Look at the new Twinsaver special-edition Floral Fresh, plus an interview with a breast cancer warrior

August 3, 2017

We'll likely see quite a bit of pink in the coming months what with Women's Month now, and Breast Cancer Awareness Month in October. A lot of it is fluffy, some of it is feel-good, and others raises money for valuable organisations.

The special-edition Twinsaver Twin Ply Floral Fresh falls into the latter category, with R2 of every pack sold being donated to the Cancer Association of South Africa (CANSA), which will help support women with breast cancer.

The twin ply (a fancy way of saying loo paper, I see) is lightly scented, and the package features 18 diverse cancer survivors, who Twinsaver chose as symbols of courage and inspriation.

I was interested to see that one of the women featured, Stacey Cohen, was in primary school with me, and being the same age as me, I was curious about her story, how at 36 she was diagnosed with breast cancer, and how she survived.

Here's more from Stacey:

How were you diagnosed? How old were your kids at the time? What was the prognosis?

I had been for an all-clear mammogram in September 2011. I went to see my gynae to have a routine exam to see if I could try for a third child and he felt a lump in my left breast. He said I needed to go back to radiologist and have a biopsy.

The radiologist assured me not to worry and she would call me in a day with results. I waited three days and I knew something was wrong. She called my husband to tell him there was a malignant and large tumour in my left breast. They had said for years It was fibroids which turned out to be a 5cmm malignant tumor. My kids were five and seven at the time.

The oncologist said to me my situation was bleak but my prognosis was good.  She said I was going to have one hell of a fight and hard year but to stay strong and I would get through it.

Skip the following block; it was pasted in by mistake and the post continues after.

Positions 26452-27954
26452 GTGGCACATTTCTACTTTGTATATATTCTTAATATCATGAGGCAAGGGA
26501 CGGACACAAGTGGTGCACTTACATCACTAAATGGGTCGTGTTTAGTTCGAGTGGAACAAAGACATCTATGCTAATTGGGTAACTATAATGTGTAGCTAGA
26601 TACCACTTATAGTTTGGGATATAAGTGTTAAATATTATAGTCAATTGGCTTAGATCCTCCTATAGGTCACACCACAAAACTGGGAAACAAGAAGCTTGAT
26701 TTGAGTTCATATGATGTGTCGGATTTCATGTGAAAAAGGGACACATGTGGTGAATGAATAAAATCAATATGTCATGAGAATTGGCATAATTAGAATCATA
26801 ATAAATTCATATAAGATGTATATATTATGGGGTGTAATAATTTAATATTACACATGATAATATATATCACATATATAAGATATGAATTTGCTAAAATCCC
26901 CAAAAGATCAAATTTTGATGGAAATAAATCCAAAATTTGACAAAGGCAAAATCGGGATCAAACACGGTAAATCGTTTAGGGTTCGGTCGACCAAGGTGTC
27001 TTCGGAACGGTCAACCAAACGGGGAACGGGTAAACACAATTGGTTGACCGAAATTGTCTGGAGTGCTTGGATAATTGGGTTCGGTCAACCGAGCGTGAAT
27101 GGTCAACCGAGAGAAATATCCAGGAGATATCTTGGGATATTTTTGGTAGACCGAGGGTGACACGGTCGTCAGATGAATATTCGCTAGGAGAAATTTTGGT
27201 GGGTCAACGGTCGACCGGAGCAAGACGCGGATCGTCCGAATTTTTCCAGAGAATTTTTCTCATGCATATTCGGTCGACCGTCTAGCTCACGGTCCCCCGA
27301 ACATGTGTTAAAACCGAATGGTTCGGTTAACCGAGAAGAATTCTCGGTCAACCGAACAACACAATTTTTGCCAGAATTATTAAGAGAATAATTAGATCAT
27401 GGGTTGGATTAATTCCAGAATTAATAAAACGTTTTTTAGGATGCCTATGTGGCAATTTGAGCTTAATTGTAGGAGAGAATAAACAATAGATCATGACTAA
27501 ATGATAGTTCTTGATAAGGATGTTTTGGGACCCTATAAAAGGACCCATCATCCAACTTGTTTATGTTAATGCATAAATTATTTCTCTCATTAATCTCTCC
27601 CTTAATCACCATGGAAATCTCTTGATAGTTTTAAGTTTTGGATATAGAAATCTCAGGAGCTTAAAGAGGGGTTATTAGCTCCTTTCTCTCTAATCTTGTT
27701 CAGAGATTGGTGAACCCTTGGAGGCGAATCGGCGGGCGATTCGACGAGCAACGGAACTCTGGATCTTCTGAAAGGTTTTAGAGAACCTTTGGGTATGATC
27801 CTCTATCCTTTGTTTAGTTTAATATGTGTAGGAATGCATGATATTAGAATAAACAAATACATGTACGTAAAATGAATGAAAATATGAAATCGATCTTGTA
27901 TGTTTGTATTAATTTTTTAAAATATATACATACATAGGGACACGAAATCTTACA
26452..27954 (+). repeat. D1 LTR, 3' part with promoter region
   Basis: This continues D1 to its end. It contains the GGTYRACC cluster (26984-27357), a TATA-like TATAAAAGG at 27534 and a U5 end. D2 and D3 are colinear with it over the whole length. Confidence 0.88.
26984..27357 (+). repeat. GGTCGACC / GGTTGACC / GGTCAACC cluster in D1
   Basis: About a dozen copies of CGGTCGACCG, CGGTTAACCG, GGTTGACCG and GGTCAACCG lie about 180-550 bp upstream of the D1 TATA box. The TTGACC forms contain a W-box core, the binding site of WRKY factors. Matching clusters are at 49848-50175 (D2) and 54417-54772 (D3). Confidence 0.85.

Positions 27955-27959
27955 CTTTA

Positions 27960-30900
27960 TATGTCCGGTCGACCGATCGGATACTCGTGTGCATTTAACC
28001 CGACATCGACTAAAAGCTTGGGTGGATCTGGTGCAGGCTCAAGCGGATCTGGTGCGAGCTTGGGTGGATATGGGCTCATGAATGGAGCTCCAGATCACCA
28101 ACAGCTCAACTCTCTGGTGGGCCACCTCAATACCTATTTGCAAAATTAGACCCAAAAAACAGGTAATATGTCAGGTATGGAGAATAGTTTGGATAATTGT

Did you feel that at the age of 36, you were too young to ever get breast cancer?

Firstly it doesn’t matter what age you are diagnosed with cancer – it's always devastating. However, it was hard to digest that I had cancer at such a young age, I knew though that youth would be my advantage as I was strong enough to get through treatment and all my operations.

What kept you going and fighting?

What kept me going and fighting, besides my family, was my love for life.  I have always been a happy person and have a zest for life and I did not want my life to end. I would fight to survive.

How important were physical wellness and a good state of mind for your recovery?

I have always been extremely health conscious and kept fit, which kept my mind stronger. After five days of chemo I was back at the gym – fitness and health always been a way of my life – they helped me survive. 

I believe in every way that being active helped me get through treatment. It also helped me fight infections, which one is prone to during chemo. Only once did my white cells drop very low that I had to miss a round of chemo. Once treatment and all operations ended, I bounced back to normal health quickly, and I think it was my active lifestyle that definitely played an important role.

Does your cancer and your recovery define who you are today?

Having cancer is a life-altering experience. While I'm the same person, I'm a lot stronger and appreciate the simple thing s we take forgranted. I am not the same person, but I don’t dwell on the fact that I am a cancer survivor. I am grateful for every day I get to spend with my family and friends. 

You help other women with cancer. What advice/guidance do you give them?

When first diagnosed with cancer you don’t know what to expect and what I do is share my experience to prepare woman mentally and emotionally when they face the same fight. But at the end of the day nothing prepares the person for what they will encounter. The most important message I give them is they can recover, and don’t give in.

Tell us about the book you’re writing…

I'm writing about my story and my fight with cancer. My book is called Triangles and Squares – A Life Shattered. The triangle when pointing down is a symbol of the divine power of women. It is also connected to the number three, which represents wisdom.  While the square represents numerous aspects of life, for me the four sides of the square symbolise the four elements, air, earth, fire and water, which are essential to our very existence.  

The book is about my journey and my fight as well as my mom's fight with cancer that we shared at the same time. It's to help inspire woman and give people hope that cancer is not a death sentence. Have faith and when faced with such challenges, you can still overcome them. 



Feature image: Shutterstock


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